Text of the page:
Thursday 17 January 2019

It's war as FG faces wrath of the unions

Fine Gael and the unions are locked in a war before next Friday's election.

The country's largest trade unions are urging members to 'Vote Left' in next week's election after Fine Gael pledged to take them on for their contribution in the economic crisis.

While unions have in the past asked members not to vote Fianna Fail due to ongoing industrial disputes, it is the first time they have organised a sustained campaign of opposition to Fine Gael.

And now they are mobilising their members to back the left, and particularly Labour, in Friday's ballot.

The move will pour fuel on the fire in the increasingly bitter war of words between Fine Gael and Labour as Eamon Gilmore tries to put a halt to Enda Kenny's increasing chances of single-party government.

Up until recently, it had seemed likely that the next government would be a Fine Gael and Labour coalition, but the differences in policies and opinions between the parties are growing so vast it seems difficult to see them finding any common ground.

Now union leaders are warning of the "dangers" of voting for Fine Gael, and handing powerful support to Labour.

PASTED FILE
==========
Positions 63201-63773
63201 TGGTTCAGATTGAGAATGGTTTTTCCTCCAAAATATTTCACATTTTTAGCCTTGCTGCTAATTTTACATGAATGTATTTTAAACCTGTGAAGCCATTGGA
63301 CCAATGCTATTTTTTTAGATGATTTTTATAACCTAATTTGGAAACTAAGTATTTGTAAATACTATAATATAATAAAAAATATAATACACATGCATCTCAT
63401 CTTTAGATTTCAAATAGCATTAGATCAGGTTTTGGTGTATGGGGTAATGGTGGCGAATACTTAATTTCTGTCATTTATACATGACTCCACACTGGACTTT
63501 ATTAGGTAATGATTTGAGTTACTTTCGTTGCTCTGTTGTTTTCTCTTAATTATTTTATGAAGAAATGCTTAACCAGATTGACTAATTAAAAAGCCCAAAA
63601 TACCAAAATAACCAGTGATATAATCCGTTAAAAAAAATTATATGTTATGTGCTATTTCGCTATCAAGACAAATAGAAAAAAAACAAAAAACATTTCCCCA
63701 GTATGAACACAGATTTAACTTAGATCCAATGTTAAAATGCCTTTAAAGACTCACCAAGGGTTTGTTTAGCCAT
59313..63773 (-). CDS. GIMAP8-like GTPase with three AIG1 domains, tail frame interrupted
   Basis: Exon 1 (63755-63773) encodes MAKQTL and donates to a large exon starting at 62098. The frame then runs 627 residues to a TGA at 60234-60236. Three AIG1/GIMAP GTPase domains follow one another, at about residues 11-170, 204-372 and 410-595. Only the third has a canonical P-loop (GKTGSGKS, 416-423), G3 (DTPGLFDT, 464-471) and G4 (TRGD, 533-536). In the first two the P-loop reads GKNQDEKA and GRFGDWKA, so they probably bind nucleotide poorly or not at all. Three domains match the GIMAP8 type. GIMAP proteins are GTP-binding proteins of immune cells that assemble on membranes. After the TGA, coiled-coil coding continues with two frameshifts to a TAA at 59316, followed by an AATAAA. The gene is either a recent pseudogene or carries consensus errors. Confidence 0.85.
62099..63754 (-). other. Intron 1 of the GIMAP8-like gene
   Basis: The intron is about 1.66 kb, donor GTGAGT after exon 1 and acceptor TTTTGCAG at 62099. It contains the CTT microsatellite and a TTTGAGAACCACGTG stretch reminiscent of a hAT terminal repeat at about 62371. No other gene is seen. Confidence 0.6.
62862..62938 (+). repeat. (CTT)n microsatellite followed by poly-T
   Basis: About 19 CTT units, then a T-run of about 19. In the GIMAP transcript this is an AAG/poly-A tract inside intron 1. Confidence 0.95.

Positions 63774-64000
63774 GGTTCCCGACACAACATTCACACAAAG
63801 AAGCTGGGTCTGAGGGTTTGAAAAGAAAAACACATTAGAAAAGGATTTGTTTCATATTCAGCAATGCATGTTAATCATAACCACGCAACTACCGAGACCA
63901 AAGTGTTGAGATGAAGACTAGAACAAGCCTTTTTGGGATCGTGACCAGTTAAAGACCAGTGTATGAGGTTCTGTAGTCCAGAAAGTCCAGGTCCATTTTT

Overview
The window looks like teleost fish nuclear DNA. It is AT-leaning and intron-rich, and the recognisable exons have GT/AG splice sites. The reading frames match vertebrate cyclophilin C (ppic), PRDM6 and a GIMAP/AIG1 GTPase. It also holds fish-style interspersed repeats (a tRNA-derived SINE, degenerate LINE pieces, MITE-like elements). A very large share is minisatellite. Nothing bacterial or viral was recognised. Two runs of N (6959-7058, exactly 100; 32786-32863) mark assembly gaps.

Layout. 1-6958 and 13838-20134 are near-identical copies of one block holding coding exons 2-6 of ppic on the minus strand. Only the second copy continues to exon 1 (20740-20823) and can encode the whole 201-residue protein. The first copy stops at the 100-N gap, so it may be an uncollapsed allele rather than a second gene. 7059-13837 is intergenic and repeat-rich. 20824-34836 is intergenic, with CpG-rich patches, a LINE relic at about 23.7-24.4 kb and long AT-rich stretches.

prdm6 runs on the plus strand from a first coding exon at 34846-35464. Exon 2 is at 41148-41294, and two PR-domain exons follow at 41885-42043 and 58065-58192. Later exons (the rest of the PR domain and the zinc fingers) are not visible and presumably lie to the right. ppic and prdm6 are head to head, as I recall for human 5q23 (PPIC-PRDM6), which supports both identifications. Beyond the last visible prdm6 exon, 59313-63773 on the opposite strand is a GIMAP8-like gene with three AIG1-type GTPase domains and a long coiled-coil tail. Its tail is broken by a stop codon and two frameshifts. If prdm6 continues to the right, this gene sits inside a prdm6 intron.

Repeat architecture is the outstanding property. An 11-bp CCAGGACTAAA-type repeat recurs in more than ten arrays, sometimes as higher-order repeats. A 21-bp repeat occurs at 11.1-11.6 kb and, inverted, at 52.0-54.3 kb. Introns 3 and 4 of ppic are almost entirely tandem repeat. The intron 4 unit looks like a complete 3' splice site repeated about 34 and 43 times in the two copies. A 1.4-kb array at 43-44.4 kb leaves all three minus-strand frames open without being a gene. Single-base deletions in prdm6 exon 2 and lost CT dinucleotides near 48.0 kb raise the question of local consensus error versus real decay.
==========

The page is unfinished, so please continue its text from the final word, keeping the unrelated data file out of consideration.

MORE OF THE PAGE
The move comes after Fine Gael declared on its website and in election leaflets that it would take on "vested interests" such as bankers, developers and unions which, it said, had contributed to the current economic crisis.

UNITE and the Teachers Union of Ireland (TUI) have sent urgent messages to members not to vote Fine Gael.

The largest union, SIPTU, which has more than 200,000 members, has declared itself in favour of Labour and parties that "support principles of social solidarity".

Mandate, the union for 45,000 bar and retail workers, is not a Labour Party affiliate but has encouraged members to vote for parties and independent candidates "of the left".

And the leader of the trade union movement, David Begg, has also threatened to "advise" the Irish Congress of Trade Unions' 600,000 members of the Fine Gael position and demanded the election material be withdrawn.

But Mr Kenny has refused to back down on his claims that the unions represented a vested interest group.


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